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The City of Chania

by / Juhani

Updated 13.03.2014

Chania is the former capital city of Crete. It is the second biggest

city on the island after Heraklio. The old and valued Market hall is
the central point of the city. It is in the middle of the most
area of the city and the obvious place to begin the city
tour. In the
Market hall you can find just about everything that is
produced in
the Chania province, or sit down for a cup of coffee at one
of its
many coffee shops. There are almost 80 shops inside the spacious

Market hall.

A Walk in the City

South of the Market hall are the archaeological findings of the ruins of
the old Venetian fortress. From the west wing opens the Mousouru
business street. After going north on Mousouru there is a street to the
left called Skridlof, perhaps the most tourist oriented street in
Chania. Soon you will reach the Chalidon Street, which has many
historical buildings and an art gallery. Further along the street you
will reach the Old town and the harbour. First you pass the Mitropolis
Cathedral, Isodion Church, the Catholic Church and the Archaeological

At the end of the Chalidon street, turning to the Karaoli Thimitriou
Street, you will find the Kydonian walls, which have been built using
stones from earlier buildings. From Katre Street you can go down to the
Kanevaro Street, and after a short walk you reach the center of an
ancient fortress of the hill, with remnants of Minoan structures
revealed by archaeological excavations.

Continuing on Kanevaro Street you will see the Venetian monastery and
the ruins of the Santa Maria dei Miracoli church, which was built in
1615 AD. After reaching Kasteli you will enter the Venetian harbour. On
the banks of the harbour are closely packed beautiful old buildings.
There is a Venetian shipyard from the 14th -16th century in the harbour.
Here’s a
panoramic view of the harbour, and a panoramic view from the
of the city.

Via Akti Tompazi you can reach the Kioutsouk Hasan Mosque, which was
built in 1645. Going further you get to the Sidrivani square and to the
end of  Chaldion Street. As Chalidon Street is left behind, you walk on
the Akti Koundourioti by the shore where you can find all kinds of
taverns and cafés. At the western end of the street is the Fortress of
Frika. This is the place where the flag of Greece was raised December
1st in 1913 as a sign of the Unification of Crete and Greece.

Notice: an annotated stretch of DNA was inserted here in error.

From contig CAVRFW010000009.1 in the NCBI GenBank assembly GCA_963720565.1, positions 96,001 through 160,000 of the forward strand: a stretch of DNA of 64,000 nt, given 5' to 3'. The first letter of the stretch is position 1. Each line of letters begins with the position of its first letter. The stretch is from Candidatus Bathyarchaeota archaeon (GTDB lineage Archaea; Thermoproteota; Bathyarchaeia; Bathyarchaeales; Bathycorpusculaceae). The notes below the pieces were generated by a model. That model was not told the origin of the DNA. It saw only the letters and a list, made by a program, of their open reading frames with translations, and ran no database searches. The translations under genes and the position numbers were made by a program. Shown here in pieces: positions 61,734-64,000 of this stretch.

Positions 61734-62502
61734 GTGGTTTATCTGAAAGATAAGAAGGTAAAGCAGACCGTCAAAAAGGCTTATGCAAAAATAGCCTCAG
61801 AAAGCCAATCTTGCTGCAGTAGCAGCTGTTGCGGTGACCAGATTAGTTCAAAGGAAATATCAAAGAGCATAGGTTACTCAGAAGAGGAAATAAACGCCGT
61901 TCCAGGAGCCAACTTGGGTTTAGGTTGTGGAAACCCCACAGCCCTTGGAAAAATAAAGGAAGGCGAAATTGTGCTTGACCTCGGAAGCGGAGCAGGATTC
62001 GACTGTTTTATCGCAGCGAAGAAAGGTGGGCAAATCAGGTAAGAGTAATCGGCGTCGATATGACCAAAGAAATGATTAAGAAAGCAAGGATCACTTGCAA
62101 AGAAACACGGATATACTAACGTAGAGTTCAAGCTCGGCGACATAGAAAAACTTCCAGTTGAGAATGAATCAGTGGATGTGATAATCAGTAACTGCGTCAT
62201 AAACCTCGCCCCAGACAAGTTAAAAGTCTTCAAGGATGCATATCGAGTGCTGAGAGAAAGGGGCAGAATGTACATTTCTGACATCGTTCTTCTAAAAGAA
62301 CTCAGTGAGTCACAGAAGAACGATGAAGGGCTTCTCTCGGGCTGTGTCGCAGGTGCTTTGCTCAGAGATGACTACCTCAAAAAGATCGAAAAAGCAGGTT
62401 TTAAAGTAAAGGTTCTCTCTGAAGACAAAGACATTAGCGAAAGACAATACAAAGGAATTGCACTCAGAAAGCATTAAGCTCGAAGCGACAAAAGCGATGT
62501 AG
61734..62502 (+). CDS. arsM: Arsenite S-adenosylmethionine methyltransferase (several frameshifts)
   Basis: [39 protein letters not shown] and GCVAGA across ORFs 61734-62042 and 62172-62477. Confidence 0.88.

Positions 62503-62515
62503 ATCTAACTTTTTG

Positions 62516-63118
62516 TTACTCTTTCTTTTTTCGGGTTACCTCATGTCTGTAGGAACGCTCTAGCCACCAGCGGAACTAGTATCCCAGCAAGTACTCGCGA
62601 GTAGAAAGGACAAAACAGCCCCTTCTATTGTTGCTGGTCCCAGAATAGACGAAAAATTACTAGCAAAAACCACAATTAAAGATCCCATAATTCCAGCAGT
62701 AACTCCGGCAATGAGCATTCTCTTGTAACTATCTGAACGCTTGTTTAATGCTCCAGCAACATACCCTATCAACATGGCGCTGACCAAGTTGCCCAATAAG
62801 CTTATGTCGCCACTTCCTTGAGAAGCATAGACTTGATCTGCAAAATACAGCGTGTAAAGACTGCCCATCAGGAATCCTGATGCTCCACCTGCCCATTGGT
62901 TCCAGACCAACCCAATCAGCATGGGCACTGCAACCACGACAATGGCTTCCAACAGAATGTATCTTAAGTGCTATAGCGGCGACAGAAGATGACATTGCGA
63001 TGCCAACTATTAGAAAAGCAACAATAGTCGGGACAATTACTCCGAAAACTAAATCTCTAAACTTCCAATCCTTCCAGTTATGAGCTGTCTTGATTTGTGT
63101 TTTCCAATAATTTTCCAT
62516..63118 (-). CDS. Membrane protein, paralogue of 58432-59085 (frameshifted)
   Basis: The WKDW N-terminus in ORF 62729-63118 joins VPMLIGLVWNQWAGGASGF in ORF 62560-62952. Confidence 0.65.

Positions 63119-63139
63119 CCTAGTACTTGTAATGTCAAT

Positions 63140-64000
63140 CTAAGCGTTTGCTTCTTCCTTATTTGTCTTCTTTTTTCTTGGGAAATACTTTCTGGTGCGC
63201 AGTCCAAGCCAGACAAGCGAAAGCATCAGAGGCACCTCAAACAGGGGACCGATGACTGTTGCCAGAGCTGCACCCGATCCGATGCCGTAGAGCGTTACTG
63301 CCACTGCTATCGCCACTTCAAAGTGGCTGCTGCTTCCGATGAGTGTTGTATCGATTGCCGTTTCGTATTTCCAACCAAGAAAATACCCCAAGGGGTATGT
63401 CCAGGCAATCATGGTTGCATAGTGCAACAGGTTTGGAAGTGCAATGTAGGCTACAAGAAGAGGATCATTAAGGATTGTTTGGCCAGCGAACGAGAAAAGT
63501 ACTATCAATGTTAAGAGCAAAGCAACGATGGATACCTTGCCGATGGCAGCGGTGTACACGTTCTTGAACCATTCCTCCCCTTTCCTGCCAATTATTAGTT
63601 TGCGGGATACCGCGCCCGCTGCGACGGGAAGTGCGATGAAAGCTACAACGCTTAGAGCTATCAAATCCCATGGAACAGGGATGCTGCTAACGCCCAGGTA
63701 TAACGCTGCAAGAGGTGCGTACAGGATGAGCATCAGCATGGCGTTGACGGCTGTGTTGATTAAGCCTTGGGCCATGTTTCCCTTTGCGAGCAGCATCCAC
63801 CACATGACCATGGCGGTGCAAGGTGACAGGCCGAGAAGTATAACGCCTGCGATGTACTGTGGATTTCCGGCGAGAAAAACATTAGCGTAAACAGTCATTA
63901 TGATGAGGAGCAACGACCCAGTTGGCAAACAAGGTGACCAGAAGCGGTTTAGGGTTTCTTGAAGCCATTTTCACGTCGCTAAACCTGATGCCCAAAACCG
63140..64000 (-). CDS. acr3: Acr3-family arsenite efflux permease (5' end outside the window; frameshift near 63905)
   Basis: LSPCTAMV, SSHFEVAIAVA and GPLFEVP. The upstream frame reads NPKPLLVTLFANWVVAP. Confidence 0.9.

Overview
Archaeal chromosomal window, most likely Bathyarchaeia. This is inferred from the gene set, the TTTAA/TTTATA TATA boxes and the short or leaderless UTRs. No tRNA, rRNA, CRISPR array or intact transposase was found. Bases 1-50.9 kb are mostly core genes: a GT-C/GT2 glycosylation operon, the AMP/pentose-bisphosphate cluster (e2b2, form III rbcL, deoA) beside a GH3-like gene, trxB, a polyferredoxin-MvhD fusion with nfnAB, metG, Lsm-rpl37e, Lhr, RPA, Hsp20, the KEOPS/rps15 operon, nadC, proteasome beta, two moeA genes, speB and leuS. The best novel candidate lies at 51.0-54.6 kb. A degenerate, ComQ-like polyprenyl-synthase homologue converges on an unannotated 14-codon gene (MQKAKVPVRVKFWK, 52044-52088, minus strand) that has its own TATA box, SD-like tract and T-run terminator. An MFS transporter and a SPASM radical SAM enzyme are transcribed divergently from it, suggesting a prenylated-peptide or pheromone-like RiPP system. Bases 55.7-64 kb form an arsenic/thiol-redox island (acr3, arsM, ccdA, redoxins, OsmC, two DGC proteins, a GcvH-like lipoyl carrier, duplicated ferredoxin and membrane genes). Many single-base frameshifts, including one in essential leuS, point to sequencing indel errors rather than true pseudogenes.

Inside the fortress there is the Naval Museum and Historical, Cultural
and Archaeological Societies of Crete. Following the walls of the
fortress you descend to Theotokopoulo Street, and get a view of the
Church of San Salvatore with Byzantine collections on its left side.
After the church there are Venetian and Turkish buildings inside the
narrow alleys.

At the end of  Theotokopoulo Street you will head down to Duka Street
and to the foot of the huge Venetian buildings. One of them is the
extraordinary Palace of the Renier family on Moschon Street. It was
built in the 15th century with a small family chapel. The Jewish
quarters on Zabeliou Street hold the only Jewish Synagogue in Crete. As
many as three horses may pull the beautiful carriages on short rounds
along the narrow alleys and around the harbour in the old city. To the
east from the old city and harbour is the historical Square of Splanzia.
This is the site where the Church of Agios Nicholas was built in 1204
AD next to the Turkish Minaret.

Outside the numerous attractions of the centre of Chania and the old
town you can visit the Halepa quarters with some more recent
attractions, like the Palace of Prince Georgios and the residence of
Eleftherios Venizelos. In Chania modern is combined with the ancient,
from the Minoan era to Modern Greece, illustrating the greatest
historical moments of the island of Crete.

Here’s a
panoramic view of the city from the hill east of Chania. In the
picture you can see the tourist villages stringing along the coast.

Additional info: 

BOOK A HOTEL in Chania.. map of the region
Chania on Google maps
Weather in Chania and 7 day forecast:

Coordinates for the Market hall:
35°30’52.26″N 24° 1’13.47″E
Webcam in old harbor


M. Anthrianakis. “The Old City of Chania”, 1997
M. Anthrianakis. “Halepa through its Churches”, calendar, 1998,
Publication of the Parents’ Association, 10th Elementary School
Emily Klathou – Bletsa “Chania beyond the Walls”, TEE 1998

Maria Anthreathaky – Vlazaky, “The County of Chania in Prehistoric
Times”, Hania 1982, p.p. 14-21